Using the Library to Teach Creative Writing

| March 25, 2012

Jeanette Winterson, in her hot-off-the-press new memoir, Why Be Happy When You Could Be Normal, makes continuous claims that reading—and later, writing—lifted her out and away from her otherwise difficult childhood and gave her hope. “Fiction and poetry are doses, medicines. What they heal is the rupture reality makes on the imagination. I had been damaged and a very important part of me had been destroyed—that was my reality, the facts of my life; but on the other side of the facts was who I could be, how I could feel, and as long as I had words for that, stories for that, then I wasn’t lost.” If this sounds melodramatic, consider that her adoptive mother, an evangelical Christian, had banned literature from the home, and that upon discovering Winterson’s books hidden under her mattress, her adoptive mother burned her entire collection in a bonfire in the back yard.  Winterson’s point—about reading and writing opening doors—is not a subtle one, but it’s wonderfully illustrative of the power behind storytelling. “A book is a door. You open it. You step through. Do you come back?”

Gottesman Library has a large and varied collection of books about teaching creative writing, as well as about the power of reading, and of literature, to open doors. Finding these books in the stacks requires knowing how to search for them, and so here are some handy tips:

Subject Terms: searching by subject rather than by keyword allows you to access one of the main entry points created by the Library of Congress. Subject terms are nested, in that the first part of the term describes a broader list of subjects, while the endings, separated by dashes, further specify the topic.  Here are two examples of this:

  • Creative writing
  • Creative writing—Study and teaching

To specify the genre in question the subject will look like this:

  • Poetry—Study and teaching
  • Fiction—Study and teaching

You can also use subject terms to narrow the subject by age group; for instance if you want to research teaching to elementary school students, the subject will look like this:

  • Creative writing—Elementary education

I want to point out quickly how much better a search this is than using keywords. Open up the advanced search option and try entering “creative writing” in one box and entering your age group, say K-8, in another.  You will retrieve exactly two results, both about teaching creative writing to the ages K-8. If you click into the record of the first book and then click “find similar items” you will see the subject heading “creative writing—elementary education” listed. Aha!  Clicking this link will lead you to the rest of the 47 books we have on this topic.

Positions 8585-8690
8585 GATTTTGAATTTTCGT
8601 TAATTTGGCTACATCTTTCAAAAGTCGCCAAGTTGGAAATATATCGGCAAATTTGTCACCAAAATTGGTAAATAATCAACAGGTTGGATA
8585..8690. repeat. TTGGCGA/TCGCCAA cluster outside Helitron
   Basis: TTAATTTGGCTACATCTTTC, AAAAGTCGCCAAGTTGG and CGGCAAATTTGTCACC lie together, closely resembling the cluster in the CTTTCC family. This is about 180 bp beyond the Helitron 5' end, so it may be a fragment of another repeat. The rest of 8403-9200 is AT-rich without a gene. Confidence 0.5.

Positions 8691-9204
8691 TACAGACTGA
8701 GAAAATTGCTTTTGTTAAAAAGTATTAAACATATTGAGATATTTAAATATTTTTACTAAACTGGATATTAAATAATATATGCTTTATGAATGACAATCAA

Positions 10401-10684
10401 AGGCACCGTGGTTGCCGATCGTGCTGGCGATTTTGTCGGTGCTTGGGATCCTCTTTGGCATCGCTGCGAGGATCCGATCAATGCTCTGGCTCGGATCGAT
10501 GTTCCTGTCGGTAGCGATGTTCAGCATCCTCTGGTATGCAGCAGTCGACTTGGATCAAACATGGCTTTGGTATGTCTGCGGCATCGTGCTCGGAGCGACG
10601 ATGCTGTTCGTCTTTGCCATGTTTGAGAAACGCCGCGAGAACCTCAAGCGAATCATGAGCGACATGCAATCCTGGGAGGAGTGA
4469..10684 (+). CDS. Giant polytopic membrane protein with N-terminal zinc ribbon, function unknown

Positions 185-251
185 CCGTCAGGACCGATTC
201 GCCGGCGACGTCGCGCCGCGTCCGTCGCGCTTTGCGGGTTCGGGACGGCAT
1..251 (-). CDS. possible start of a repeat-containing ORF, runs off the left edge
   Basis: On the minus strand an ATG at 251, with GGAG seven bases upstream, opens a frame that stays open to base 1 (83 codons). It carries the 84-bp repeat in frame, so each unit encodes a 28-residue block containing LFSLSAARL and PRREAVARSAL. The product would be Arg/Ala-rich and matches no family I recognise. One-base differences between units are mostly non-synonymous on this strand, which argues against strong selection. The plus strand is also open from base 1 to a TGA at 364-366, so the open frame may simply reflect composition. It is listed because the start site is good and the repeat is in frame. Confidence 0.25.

Here is another tip: every time you find a book that discusses the exact topic you’re researching try clicking “find similar items” in the record, and click one of the subject headings, which will lead you to more books cataloged under the same terms. Note, not all books that discuss what you and I might consider “creative writing” are cataloged under this term.

Another set of useful subject terms includes the following:

  • Authorship
  • Poetry—Authorship
  • Fiction—Authorship
  • Autobiography—Authorship
  • Literature—Study and teaching
  • English language—Rhetoric—Study and teaching

And let’s not for get the handy:

  • –History and criticism
  • –Handbooks and manuals

For instance, you won’t find Mary Oliver’s lovely, A Poetry Handbook, without using a term like “Poetry—Authorship—Handbooks and manuals.” That said, you will find her book if you use the keywords “poetry handbook.” The trick, then, with searching any library catalog is to search by multiple tactics, and keep at it. As Francine Prose says in Reading Like a Writer (though she’s talking about writing, not researching): “What writers know is that, ultimately, we learn to write by practice, hard work, by repeated trial and error, success and failure, and from the books we admire.” Research requires a similar dogged tenacity, an open mind, and a bit of serendipity… plus some catalog searching skills.

Some call numbers of interest:

  • P306+ — Language, linguistic theory—translating and interpreting
  • PE 1400+ —English Language—modern English—composition
  • PN1059-1065 — Poetry—theory—technique
  • PN1660-1653 — Drama—technique to dramatic composition
  • PN3355-3373 — Prose fiction—technique, authorship

Books mentioned in this essay:

Oliver, M. (1994). A poetry handbook. New York: Harcourt.

Prose, F. (2007). Reading like a writer. New York: Harper Perennial.

Winterson, J. (2011). Why be happy when you could be normal? New York: Grove Press.

  • Butler: PR6073.I558 Z46 2011g